"I was terribly worried, because I knew the government was taking a gamble by going into show business," Gimby recalls. "But after we'd marched in the rain to the train and given our performance, I saw a little old lady wiping tears from her eyes and she was saying, 'I'm so proud to be a Canadian.' I thought to myself, 'Holy cow! We've scored a bull's-eye.'"

Since then, Gimby seems to have scored whenever he has made a  personal appearance. Demands for his presence are so pressing -- whether to adjudicate a band festival in Moose Jaw, Sask., autograph his records in St. Paul, Alta., or tootle his horn in front of 2,000 chanting youngsters as they parade past the Queen in Ottawa on Dominion Day -- that Vickers and Benson's Robert Pugh, who handles the Canada song for the Centennial Commission, spends a good deal of his time steering Gimby through his hectic schedule. (His most thrilling reception was at his hometown of Cabri, where the entire population of 600 "spread the red carpet for me down on the gumbo mud and - oh, boy! - actually presented me with the key to the city.")

His 23-year-old daughter, Lynn, a former CBC makeup artist, has accompanied him from coast to coast to wipe the perspiration off his brow between performances and to answer the bag-loads of mail he receives in each community. (Most are from would-be songwriters submitting centennial anthems of their own, and one of them, a woman poet, suggested that her verses be set to the tune of Yankee Doodle Dandy.)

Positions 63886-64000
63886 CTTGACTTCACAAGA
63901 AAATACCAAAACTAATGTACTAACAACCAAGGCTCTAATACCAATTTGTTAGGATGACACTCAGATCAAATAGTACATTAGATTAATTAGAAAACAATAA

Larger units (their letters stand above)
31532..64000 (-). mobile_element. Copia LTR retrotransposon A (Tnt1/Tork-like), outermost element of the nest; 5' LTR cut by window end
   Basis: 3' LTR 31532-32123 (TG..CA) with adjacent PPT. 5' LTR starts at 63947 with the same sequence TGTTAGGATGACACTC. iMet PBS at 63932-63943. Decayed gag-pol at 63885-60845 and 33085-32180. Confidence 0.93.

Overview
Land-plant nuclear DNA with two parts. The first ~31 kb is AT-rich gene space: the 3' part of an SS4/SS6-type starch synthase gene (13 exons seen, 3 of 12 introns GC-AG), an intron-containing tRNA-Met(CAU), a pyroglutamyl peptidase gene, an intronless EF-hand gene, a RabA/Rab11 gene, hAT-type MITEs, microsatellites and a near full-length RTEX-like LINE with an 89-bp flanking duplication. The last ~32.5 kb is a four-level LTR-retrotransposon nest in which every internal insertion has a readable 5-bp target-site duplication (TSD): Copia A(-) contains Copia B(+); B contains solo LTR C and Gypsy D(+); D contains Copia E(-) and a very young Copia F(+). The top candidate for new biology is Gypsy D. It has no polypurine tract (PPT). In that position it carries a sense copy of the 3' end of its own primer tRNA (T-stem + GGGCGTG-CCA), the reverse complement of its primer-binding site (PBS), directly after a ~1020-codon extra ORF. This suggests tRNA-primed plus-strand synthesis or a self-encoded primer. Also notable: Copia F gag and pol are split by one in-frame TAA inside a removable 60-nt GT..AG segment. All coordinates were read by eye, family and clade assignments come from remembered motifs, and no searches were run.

Instant stardom does not appear to have swollen Gimby's head. He has endured more than 150 press, radio and TV interviews across the nation, and according to all reports, has conducted himself with unfailing modesty and tact.

He never seems to tire of being asked: "How did you come to write the Canada song?"

"The idea first came to me when I was playing an orchestra date at Manoir Richelieu in La Malbaie, Que., back in the summer of 1964," he replies. "On St. Jean Baptiste Day I saw about 50 kids parading through the streets. The boys were dressed in quaint sacking material, and the girls had flowers in their hair, and they were all singing some delightful folk song in French.